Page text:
US-Election year (2016)
In presidential election years, the S&P 500 has posted an average return of 6.5% versus 7.9% in all years. Excluding 2008, presidential election years going back to 1960 have seen an average return of 9.1% versus 8.8% for all years.
Sam Stovall, U.S. equity strategist at S&P Capital IQ, takes the data back further but finds similar results. Going back to 1948, the fourth year of the presidential election cycle has seen the S&P 500, excluding dividends, gain an average of 6.1% versus a rise of 8.8% in all years. The S&P has tended to gain in 76% of presidential election years, versus 71% of all years since 1948 (see table above).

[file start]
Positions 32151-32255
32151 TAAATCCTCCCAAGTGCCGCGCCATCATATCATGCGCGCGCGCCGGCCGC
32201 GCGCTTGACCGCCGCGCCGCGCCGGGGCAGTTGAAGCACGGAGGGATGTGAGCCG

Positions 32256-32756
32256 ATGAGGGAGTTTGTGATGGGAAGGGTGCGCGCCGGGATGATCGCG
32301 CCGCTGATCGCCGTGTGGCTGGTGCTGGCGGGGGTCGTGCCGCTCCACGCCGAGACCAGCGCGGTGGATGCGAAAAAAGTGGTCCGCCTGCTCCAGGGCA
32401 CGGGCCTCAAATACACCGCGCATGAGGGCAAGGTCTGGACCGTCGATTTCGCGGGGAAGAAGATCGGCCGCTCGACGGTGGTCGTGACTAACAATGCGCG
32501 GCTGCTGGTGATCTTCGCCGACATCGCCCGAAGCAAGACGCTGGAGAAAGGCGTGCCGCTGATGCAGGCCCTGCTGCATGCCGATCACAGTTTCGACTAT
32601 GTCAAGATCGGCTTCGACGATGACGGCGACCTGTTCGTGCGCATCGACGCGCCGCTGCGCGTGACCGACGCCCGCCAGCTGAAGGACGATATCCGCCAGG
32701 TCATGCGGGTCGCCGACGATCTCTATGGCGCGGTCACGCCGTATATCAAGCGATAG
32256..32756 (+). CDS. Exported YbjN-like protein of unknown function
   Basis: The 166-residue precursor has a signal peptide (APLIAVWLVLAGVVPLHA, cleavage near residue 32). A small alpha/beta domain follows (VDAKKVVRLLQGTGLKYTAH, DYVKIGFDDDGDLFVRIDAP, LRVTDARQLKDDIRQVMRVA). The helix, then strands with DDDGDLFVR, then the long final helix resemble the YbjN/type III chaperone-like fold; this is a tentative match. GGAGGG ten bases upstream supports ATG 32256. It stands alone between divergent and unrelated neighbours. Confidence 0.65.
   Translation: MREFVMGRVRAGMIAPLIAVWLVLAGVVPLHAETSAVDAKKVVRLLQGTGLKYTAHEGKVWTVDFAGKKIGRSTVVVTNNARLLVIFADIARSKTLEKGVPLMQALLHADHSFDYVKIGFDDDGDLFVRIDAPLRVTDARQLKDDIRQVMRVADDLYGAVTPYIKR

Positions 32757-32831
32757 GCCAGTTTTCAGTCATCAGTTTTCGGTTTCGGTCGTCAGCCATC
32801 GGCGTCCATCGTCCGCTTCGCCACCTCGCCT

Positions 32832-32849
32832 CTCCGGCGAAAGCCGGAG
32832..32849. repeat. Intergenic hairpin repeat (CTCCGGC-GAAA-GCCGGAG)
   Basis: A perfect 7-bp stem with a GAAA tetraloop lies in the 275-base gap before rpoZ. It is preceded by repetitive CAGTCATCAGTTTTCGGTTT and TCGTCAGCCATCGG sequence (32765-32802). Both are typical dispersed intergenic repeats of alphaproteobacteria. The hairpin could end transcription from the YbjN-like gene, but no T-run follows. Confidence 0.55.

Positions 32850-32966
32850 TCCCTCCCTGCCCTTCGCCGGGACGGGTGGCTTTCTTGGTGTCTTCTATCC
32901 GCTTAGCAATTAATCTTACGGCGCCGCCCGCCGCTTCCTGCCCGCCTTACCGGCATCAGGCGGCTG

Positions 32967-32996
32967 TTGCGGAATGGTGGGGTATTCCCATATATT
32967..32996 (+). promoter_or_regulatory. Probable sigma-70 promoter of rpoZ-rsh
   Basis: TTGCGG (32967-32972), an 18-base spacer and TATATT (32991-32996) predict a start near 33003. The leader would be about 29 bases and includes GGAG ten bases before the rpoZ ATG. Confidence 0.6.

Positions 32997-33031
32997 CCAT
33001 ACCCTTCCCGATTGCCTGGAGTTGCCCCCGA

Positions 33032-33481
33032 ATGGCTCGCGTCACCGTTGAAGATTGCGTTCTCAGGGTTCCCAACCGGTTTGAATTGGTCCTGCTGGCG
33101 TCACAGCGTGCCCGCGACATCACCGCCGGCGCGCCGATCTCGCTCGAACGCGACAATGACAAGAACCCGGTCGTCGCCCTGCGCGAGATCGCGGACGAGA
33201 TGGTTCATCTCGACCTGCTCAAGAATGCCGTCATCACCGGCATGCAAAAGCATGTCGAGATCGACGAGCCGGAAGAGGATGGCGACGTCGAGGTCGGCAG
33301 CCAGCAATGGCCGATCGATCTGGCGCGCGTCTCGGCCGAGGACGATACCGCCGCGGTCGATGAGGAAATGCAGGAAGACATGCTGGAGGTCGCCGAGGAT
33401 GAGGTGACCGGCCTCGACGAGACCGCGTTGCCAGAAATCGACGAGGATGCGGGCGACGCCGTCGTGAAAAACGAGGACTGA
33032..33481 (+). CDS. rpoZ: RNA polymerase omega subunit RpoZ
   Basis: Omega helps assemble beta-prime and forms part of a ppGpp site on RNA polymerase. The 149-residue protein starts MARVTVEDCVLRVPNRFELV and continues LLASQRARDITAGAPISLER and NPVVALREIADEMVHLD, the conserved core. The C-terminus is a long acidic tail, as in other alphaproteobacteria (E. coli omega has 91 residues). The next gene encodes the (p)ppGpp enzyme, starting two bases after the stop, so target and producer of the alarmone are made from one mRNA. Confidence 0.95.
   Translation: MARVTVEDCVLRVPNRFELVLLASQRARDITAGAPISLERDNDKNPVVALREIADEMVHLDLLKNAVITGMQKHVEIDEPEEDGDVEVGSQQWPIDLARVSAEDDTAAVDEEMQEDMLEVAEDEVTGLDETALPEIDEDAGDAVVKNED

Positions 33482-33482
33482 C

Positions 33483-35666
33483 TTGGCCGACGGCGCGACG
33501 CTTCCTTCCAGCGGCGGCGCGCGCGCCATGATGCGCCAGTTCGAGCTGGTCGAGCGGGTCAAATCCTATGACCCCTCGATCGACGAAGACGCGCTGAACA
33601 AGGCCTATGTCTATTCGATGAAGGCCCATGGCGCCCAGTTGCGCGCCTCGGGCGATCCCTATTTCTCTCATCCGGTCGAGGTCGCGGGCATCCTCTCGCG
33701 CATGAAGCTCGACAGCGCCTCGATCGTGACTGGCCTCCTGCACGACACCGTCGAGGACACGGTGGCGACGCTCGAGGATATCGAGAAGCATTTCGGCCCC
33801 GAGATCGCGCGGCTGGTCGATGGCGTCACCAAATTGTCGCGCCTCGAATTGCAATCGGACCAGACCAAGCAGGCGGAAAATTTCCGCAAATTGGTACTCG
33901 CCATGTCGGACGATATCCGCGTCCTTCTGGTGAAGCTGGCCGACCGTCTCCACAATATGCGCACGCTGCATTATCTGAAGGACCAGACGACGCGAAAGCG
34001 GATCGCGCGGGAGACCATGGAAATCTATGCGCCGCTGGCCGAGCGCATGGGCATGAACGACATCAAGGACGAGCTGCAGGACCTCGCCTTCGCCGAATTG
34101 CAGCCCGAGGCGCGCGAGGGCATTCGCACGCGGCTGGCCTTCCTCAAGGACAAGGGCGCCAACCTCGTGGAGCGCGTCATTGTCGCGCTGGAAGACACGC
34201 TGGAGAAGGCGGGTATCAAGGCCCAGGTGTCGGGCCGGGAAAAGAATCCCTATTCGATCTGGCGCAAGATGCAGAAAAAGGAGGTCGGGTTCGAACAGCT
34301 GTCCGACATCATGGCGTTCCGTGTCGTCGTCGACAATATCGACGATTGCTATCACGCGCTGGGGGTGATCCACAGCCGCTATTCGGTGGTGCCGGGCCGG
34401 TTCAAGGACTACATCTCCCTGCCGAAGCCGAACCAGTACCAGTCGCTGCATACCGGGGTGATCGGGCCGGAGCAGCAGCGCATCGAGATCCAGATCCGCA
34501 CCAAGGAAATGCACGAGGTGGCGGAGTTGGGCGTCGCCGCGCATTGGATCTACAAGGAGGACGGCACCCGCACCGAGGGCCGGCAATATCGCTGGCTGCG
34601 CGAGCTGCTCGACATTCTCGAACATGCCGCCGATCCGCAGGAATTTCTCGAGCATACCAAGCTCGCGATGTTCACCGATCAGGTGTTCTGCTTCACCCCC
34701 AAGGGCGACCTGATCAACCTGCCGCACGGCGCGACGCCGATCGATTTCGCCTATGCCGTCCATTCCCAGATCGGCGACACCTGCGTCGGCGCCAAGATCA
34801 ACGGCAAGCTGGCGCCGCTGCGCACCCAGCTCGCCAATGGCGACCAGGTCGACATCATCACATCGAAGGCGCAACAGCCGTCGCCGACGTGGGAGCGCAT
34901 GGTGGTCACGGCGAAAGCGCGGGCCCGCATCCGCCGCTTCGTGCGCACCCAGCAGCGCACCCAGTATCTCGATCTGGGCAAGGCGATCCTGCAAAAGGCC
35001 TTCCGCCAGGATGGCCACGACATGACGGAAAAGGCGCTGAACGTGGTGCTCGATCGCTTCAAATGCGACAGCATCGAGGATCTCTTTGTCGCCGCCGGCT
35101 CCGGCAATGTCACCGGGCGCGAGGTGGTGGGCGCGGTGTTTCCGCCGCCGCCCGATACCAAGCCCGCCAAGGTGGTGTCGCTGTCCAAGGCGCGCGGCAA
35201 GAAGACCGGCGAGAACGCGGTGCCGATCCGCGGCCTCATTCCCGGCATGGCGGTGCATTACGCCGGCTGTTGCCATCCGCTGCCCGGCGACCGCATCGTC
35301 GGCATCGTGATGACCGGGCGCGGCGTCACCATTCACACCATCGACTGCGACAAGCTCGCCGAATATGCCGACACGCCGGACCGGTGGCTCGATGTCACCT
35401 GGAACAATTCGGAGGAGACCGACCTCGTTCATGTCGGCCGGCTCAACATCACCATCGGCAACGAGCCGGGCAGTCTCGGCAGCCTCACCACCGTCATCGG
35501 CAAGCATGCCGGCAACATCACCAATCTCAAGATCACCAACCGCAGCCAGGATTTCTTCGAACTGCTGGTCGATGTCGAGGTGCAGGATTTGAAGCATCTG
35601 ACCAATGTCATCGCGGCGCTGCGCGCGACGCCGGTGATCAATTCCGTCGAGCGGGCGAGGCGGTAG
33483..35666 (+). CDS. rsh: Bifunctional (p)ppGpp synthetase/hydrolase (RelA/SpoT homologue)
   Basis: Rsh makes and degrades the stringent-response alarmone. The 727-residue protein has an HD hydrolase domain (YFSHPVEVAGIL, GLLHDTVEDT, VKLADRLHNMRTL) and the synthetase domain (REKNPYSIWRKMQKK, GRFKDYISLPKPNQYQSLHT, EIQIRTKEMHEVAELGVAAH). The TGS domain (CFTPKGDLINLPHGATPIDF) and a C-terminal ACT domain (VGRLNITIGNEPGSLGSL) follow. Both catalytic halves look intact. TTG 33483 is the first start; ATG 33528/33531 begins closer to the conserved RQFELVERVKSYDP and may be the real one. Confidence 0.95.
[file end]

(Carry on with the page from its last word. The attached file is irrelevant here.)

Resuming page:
Stovall, in a Dec. 7 (2015) note, also highlighted small-cap performance in presidential election years. Small caps gained ground 78% of the time in the fourth year of a presidential election cycle versus 71% for all years going back to 1979, he said. Presidential election years have seen small caps rise 10.9% on average, without dividends, versus 11.2% for all years.
Brian Belski, chief investment strategist at BMO Capital Markets, took the data back to 1928. Presidential election years have produced an average S&P 500 annual gain of 7% versus 7.5% for all years, he found. In other words, presidential election years have been pretty average.
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